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 Post subject: Precious
PostPosted: Thu Dec 02, 2010 9:16 pm 
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"Precious"
Lynx at Cat Survival Trust, on a wet summer's day. Title is not the lynx's name, which I don't know.
Canon 7D, EF-S 15-85 at 85mm, f/5.6, 1/400s, ISO3200

I don't think I ever posted this one here. The other thread on the question of PP level reminded me of a parallel question: what is an appropriate level for technical quality to play in artistic output?

Let's go back a bit. It was summer. I got talked into going to CST as they had baby snow leopards. I saw photos elsewhere of them running about and playing on the grass, in the open. A unique opportunity! So I signed up to go. Of course, the weather was against me when the day finally came. It was very dark and gloomy on arrival at the site, and started raining not long after a late lunch. The babies couldn't be let out in that weather, but we still had the cats on site. The rain got heavier as the day went on. Most people had left by mid afternoon, even though we were free to go around as much as we wanted for quite a while yet. As I still had free space left on the cards, I stuck around a bit longer.

This lynx certainly had an expression. At close range I was using the 15-85 in order to ensure I had enough un-zoom to get them in if they got close. The low light was kinda annoying. I had a general setting applied which coped with most cases. Leaving the exposure at a medium value of 1/400s to help against (subject) motion blur, it meant I was forced up to ISO3200. The aperture was fixed also. A faster lens would be of limited value here since the DoF is already very shallow and only just about enough to keep the face in focus. The Lynx didn't stay like this for long, so there was no time to dial in other settings. This is the shot, no second chances.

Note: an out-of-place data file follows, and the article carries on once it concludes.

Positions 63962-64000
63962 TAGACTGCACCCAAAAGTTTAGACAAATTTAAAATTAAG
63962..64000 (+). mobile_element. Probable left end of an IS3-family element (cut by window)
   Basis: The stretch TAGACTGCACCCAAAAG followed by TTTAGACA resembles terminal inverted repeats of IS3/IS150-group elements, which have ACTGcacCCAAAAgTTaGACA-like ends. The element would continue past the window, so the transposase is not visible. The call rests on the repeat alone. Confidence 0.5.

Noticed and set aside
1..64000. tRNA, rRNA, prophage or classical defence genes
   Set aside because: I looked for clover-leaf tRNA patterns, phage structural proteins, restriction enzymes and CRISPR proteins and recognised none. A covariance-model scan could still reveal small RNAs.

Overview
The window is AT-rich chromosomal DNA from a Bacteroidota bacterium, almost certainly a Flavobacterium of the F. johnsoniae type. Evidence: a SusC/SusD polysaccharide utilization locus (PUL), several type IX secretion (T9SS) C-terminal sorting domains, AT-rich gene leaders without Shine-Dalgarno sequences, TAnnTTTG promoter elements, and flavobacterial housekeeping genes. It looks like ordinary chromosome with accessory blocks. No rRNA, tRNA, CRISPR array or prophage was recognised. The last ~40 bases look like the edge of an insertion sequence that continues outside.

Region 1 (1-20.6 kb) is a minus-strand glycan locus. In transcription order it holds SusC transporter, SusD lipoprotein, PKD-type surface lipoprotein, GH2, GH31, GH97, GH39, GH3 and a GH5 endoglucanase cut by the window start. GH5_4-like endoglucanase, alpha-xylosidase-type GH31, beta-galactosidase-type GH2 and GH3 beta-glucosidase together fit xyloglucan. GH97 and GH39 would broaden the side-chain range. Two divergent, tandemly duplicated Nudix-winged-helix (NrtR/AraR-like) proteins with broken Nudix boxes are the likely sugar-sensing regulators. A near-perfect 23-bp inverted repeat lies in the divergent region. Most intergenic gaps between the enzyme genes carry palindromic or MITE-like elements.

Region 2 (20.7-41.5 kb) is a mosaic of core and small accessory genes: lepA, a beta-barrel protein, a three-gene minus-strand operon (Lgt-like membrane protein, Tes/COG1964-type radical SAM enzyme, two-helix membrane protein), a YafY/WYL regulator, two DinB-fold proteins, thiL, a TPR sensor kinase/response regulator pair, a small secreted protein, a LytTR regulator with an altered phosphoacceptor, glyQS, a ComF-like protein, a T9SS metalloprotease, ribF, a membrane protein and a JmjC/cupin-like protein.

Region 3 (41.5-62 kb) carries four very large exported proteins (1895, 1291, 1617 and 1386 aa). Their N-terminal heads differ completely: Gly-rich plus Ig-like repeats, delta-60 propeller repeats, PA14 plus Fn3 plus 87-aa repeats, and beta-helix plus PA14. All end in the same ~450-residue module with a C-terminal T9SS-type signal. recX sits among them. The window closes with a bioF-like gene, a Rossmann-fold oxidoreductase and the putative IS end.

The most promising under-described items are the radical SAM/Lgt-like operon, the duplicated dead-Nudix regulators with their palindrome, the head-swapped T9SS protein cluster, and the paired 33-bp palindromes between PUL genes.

While I like the expression, I didn't like the rest of the shot. The high ISO induced limited dynamic range was becoming visible in the white bits around the eyes. The background is... non existent. A blurred out grey concrete wall. Chroma noise shows up most in grey, so I had to noise reduce it. The wooden platform it was sitting on wasn't that nice either. So I put a tight crop on to limit its visual impact. And just to take the edge of the flatness, I added the vignette in post. No, it's not from the 15-85!

So what did I have? Dull colours, limited dynamic range, noise, shallow DoF but not in a great way. Technically there is a lot I wish was improved. I didn't upload it to dA for a long time, as I had what were technically better shots. I wasn't even sure it was worth bothering with when I finally did. It got a bit of interest comparable to my other big cat shots. Didn't think much about it.

A few days later, my comment box exploded. It was selected for a Daily Deviation. Each day on dA, they select a submission from any time in various categories and feature it on their site. Precious here got selected which was both an honour and a surprise. At the time, if you were to ask me to select my top 10 photos, this wouldn't have been one of them. It did really made me think, just how much influence should we apply to technical quality?

Bonus points to anyone who figures out why I picked the title.

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PostPosted: Thu Dec 02, 2010 9:25 pm 
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Amazing picture.

(was it because you got paid? :wink: )

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 Post subject:
PostPosted: Thu Dec 02, 2010 9:30 pm 
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Thanks. And nope...

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PostPosted: Thu Dec 02, 2010 10:49 pm 
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love the photo, there is a story in those eyes. The tips of the ears work well.

"Precious" there is features of Gollum in that face, ears and eyes.

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 Post subject:
PostPosted: Thu Dec 02, 2010 11:01 pm 
yeah, i like the photo a lot..

i too was thinking that the "precious" title had to do with the lord of the rings and smigel the gollum... he kind of was always hunched over in that movie with a similar look on his face when he was repeating that line over and over again


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 Post subject:
PostPosted: Thu Dec 02, 2010 11:07 pm 
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You both got it :)

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PostPosted: Fri Dec 03, 2010 12:48 am